Get Up and Move: Train Fasted!
“There is some evidence that working out on a completely empty stomach prompts the body to burn more fat and potentially stave off weight gain, compared to exercising at other times”, according to a piece in the NY Times yesterday.
Incorporating fasted training into your daily regime not only helps to expedite weight loss, it improves mental focus and steadier energy levels throughout the day compared to starting the day out with a dose of sugar…even if that sugar is coming from a natural source, like a ripe, spotty banana.
Often when I broach the topic with new clients, I get a response indicative of a bit of fear. But then, once clarified, it turns out most people train fasted without even knowing it.
All fasted training means is to work out on an empty stomach.
So, if you’ve ever gotten out of bed and headed straight out the door for a run, you’ve done it.
There’s a lot of talk about fasting and more specifically, intermittent fasting in the Paleosphere.
Intermittent fasting (IF) is an “term for various diets that cycle between a period of fasting and non-fasting and may be seen as a form of dietary restriction”, per Wikipedia.
You can absolutely do one without the other- train fasted without incorporating IF; it all depends on what your goals and health history are.
Neither are requisite behaviors in Paleo living; in my opinion this goes beyond Paleo to simple, common sense: we all want to be at a lean body weight and who doesn’t want better energy levels and heightened mental acuity?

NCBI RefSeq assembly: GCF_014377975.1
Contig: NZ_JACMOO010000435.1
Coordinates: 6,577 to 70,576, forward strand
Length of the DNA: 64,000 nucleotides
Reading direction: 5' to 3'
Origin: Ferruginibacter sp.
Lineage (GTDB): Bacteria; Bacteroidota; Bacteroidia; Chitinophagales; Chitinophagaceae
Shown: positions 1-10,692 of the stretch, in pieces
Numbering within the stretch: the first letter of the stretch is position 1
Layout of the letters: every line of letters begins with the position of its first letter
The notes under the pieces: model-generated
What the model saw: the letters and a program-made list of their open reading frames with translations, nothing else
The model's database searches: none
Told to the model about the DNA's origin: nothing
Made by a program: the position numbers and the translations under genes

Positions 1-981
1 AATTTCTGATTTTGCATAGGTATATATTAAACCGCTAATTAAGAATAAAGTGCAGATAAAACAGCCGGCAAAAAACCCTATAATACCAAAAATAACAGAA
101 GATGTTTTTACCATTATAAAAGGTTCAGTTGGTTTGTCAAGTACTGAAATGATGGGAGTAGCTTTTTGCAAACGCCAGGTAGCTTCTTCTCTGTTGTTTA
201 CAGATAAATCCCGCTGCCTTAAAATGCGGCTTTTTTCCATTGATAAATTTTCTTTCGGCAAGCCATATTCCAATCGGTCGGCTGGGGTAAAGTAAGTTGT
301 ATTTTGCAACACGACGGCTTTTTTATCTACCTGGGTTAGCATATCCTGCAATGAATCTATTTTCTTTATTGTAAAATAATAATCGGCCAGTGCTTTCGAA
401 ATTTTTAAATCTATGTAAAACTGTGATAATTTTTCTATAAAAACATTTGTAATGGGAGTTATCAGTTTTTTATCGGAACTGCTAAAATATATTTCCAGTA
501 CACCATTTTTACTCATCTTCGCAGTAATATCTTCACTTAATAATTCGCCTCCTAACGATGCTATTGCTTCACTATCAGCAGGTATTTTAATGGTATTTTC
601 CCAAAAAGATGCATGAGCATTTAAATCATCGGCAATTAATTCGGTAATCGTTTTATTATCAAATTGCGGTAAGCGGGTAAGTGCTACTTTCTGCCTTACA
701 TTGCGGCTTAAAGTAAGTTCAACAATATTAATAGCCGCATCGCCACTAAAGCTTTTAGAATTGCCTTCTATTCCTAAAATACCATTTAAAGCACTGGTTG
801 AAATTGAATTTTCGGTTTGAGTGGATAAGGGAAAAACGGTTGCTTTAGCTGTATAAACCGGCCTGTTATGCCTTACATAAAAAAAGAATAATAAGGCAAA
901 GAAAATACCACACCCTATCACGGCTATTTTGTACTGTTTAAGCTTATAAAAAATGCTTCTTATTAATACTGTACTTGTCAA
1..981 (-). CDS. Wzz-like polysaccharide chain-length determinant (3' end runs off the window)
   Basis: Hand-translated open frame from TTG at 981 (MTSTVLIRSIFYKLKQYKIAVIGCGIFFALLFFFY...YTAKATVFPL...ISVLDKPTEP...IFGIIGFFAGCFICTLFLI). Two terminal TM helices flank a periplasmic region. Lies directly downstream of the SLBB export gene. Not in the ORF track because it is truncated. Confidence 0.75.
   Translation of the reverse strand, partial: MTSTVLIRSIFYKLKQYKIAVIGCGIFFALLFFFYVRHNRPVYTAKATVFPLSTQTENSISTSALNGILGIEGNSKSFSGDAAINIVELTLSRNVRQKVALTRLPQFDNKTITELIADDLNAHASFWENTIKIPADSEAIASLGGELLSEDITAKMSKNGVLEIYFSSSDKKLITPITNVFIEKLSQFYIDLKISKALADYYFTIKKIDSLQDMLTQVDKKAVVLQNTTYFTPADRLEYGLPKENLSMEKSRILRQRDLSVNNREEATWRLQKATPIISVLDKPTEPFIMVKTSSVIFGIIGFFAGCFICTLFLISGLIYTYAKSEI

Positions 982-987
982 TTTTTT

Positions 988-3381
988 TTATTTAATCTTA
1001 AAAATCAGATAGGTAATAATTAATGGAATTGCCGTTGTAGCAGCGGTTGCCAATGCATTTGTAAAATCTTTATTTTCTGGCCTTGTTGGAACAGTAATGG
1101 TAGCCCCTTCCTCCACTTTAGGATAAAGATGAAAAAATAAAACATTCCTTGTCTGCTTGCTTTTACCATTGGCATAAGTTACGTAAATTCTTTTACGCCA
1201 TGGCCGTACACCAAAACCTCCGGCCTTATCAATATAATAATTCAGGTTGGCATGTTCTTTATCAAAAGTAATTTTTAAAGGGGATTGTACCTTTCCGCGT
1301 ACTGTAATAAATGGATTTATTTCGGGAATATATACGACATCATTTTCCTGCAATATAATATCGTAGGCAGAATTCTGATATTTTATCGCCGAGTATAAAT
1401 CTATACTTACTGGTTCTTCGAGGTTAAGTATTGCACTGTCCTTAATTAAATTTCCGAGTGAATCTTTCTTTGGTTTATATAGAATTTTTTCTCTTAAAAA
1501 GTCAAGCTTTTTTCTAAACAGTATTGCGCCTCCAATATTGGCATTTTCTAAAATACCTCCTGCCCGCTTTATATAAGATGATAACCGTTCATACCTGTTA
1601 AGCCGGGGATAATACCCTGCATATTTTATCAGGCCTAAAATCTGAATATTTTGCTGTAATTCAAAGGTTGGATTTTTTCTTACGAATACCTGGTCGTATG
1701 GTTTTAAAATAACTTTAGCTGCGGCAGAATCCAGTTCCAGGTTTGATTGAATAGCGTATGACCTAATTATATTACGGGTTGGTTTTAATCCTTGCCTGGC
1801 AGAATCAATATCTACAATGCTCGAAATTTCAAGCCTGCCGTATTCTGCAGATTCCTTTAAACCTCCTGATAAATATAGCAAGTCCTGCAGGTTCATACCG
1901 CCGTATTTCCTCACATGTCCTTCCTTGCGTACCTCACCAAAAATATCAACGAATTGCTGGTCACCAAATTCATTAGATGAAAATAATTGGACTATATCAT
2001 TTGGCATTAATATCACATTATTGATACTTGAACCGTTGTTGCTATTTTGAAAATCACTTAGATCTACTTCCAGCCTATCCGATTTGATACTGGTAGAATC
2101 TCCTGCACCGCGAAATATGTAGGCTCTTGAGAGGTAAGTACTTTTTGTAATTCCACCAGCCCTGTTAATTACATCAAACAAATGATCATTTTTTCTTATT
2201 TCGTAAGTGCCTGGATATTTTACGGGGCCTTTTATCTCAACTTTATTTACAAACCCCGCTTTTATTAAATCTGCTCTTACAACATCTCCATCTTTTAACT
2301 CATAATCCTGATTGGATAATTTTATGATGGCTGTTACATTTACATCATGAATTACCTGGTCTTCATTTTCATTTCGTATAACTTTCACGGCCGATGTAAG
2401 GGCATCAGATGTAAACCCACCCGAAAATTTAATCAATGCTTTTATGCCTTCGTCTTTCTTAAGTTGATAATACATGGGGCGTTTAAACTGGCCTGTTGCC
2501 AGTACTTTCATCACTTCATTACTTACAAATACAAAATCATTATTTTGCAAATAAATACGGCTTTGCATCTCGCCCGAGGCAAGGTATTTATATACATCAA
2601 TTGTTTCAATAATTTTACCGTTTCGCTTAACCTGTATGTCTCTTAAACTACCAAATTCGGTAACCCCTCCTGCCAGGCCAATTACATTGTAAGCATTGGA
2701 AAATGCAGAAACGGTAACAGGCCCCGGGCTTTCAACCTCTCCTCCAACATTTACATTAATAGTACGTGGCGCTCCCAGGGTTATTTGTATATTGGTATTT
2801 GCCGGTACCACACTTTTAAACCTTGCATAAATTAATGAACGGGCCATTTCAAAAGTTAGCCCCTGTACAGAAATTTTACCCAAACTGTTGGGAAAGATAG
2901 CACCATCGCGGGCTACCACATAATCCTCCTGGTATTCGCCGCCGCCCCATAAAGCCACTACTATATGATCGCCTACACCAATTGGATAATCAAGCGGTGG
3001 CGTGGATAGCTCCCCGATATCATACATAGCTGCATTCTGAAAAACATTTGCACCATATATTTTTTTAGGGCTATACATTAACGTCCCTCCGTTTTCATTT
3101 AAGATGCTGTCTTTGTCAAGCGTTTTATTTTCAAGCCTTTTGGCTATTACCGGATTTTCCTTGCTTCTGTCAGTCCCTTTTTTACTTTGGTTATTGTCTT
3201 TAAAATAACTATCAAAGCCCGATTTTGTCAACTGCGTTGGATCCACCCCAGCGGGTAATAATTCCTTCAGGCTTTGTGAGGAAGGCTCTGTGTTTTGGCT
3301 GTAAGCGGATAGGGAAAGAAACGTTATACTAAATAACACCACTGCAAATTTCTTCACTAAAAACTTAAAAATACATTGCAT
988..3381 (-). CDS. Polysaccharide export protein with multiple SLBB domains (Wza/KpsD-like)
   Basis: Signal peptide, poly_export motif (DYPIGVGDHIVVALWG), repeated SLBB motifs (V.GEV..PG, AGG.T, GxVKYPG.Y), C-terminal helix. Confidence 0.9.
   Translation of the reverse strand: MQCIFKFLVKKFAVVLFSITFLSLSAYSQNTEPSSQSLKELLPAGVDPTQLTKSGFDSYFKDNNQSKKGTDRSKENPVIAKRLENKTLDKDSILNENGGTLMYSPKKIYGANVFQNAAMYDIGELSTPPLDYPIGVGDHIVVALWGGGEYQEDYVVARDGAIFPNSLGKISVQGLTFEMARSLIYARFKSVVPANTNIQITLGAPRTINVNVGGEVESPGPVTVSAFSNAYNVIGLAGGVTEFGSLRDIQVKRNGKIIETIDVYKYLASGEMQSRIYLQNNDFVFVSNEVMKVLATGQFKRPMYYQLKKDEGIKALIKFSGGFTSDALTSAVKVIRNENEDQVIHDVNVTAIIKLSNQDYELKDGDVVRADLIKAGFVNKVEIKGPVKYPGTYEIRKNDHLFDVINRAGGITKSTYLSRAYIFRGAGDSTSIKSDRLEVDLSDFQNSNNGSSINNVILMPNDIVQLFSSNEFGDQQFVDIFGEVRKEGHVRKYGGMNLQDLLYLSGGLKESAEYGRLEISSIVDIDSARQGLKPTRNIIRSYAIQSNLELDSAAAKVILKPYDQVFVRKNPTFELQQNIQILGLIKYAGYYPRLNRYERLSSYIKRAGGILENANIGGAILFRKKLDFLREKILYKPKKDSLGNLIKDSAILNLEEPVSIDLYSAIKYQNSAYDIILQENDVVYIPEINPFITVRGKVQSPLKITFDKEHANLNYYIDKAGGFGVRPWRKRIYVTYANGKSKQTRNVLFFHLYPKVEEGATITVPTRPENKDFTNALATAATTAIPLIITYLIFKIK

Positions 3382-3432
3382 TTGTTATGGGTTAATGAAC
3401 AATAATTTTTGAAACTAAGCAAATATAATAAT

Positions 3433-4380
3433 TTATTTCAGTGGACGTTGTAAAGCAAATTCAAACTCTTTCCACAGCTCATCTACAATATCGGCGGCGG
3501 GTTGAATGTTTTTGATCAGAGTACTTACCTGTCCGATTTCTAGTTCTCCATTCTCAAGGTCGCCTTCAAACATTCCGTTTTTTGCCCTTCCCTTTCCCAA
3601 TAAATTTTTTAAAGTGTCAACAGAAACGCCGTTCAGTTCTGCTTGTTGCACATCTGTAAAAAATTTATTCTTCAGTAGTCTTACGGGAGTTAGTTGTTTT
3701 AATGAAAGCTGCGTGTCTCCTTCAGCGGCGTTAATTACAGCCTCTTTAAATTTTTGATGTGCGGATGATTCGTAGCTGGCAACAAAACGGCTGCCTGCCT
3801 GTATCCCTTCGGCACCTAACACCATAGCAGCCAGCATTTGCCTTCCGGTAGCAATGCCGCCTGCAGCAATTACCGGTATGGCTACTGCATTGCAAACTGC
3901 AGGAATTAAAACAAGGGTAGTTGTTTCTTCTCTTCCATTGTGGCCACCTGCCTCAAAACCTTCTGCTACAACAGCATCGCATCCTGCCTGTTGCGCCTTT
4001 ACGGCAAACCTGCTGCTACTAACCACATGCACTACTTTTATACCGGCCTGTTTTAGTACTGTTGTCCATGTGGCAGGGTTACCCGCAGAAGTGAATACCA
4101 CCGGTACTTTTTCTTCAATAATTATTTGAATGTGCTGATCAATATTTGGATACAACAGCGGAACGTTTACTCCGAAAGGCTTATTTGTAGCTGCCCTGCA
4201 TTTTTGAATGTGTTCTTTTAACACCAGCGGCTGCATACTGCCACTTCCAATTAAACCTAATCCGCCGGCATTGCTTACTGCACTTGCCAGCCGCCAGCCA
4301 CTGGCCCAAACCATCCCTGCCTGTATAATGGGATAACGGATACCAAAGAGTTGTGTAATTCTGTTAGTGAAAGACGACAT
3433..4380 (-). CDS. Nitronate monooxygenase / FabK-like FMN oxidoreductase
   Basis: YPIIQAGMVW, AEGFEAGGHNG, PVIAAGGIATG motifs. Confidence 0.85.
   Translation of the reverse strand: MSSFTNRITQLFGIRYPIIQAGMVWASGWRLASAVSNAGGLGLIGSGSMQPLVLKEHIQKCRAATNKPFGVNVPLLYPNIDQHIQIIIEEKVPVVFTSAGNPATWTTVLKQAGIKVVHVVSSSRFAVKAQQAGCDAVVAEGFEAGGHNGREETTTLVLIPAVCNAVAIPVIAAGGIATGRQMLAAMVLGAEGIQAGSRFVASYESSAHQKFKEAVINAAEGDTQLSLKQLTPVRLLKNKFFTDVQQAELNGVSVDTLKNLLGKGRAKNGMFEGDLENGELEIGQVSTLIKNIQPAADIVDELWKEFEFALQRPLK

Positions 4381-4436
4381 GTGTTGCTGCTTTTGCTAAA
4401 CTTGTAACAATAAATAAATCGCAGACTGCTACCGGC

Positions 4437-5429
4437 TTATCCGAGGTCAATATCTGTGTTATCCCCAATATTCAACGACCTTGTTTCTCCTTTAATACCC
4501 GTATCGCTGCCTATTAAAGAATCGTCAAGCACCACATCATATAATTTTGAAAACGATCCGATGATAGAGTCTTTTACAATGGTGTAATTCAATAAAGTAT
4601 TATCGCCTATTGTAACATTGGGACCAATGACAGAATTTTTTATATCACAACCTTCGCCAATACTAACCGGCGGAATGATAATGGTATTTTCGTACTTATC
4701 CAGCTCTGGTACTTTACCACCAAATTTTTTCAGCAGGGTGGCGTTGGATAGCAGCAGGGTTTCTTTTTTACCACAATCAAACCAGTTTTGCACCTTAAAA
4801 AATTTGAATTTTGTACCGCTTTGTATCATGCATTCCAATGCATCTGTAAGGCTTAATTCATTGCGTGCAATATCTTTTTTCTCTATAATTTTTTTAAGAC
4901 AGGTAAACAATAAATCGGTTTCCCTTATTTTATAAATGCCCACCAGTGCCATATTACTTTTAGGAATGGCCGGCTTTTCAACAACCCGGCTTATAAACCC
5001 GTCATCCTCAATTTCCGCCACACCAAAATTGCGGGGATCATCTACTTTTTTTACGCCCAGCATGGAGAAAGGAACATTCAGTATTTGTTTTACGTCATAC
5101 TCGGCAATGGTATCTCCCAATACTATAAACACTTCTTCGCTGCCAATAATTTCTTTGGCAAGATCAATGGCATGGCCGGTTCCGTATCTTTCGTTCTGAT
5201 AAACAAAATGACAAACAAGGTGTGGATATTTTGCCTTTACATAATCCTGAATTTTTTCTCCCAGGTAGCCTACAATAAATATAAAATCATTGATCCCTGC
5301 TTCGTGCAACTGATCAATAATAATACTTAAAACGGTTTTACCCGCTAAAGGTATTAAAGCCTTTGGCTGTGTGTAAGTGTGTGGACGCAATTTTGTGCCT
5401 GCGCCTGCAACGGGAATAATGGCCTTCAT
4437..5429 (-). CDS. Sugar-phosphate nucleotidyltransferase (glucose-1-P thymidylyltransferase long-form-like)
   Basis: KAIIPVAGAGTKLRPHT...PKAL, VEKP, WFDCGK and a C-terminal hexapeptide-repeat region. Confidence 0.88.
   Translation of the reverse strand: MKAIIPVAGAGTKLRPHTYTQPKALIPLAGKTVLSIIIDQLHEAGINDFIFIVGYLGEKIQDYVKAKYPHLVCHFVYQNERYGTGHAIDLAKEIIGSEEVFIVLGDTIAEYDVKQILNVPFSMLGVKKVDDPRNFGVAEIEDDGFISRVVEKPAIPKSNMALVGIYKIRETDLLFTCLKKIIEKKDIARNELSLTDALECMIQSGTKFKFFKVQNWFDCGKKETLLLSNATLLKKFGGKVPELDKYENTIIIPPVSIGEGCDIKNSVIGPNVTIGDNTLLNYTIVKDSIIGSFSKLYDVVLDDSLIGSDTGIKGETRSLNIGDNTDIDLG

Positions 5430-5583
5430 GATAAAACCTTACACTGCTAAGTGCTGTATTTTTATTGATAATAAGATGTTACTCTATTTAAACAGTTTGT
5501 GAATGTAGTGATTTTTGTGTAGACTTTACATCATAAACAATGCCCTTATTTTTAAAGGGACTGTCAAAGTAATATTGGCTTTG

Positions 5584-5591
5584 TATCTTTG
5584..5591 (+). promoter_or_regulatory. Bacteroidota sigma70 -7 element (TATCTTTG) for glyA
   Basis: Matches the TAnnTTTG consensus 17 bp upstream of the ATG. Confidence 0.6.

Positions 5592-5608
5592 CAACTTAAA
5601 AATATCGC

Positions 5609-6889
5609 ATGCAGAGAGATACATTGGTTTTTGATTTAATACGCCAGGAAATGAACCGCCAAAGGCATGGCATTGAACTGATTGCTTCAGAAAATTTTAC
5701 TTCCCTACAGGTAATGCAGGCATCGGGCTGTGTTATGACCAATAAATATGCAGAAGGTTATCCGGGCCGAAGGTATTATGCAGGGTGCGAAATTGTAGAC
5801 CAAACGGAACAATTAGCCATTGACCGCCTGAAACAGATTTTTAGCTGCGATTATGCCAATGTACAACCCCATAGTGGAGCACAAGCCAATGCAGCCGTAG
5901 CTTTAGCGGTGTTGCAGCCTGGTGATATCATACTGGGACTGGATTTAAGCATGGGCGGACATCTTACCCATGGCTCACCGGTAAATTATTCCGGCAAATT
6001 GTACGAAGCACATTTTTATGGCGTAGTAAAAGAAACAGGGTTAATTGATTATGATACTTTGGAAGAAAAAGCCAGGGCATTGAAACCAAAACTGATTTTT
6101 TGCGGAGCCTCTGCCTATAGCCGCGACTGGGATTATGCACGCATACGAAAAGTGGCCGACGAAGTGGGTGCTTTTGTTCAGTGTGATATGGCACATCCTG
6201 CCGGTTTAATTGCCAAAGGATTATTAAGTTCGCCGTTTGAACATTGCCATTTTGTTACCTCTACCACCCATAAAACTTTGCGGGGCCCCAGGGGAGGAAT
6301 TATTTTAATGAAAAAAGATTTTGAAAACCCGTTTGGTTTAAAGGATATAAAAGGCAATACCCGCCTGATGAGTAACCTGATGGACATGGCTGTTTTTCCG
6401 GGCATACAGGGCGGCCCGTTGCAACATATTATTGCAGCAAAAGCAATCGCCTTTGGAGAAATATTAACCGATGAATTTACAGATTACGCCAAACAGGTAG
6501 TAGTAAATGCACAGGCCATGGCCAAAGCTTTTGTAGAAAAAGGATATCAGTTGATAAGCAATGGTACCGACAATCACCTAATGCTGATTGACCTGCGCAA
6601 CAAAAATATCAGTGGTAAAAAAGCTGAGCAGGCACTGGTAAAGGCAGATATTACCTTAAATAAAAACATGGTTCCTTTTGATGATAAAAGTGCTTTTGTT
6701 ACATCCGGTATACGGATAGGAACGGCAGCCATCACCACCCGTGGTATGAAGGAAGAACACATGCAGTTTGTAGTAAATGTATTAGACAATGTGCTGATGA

The brief article in the Times described a recent study conducted in which three groups were given different protocol: one did no exercise, one exercised after eating breakfast and the third, before eating. Not surprisingly, the latter lost weight, retained healthy insulin levels and burned more calories all day long.
In very basic terms, if you get up and start moving without having supplied your body with a dose of sugar, it’s simply got to get its energy from somewhere else and that somewhere else happens to be stored fat.
If you continue to rely on using fat all day long, by following a True Paleo regime, rather than functioning on carbohydrate infusions, blood sugar spikes and subsequent insulin reactions, you’ll create the idyllic scenario whereby you’re burning fat, getting closer to your goal weight and having that sharpness of thought that’ll improve your productivity at work, too.
For more, be sure to check out Pocket Paleo Workout where I include some tips and ideas on what to eat after the fasted session.
Click here to read the full article in the Times.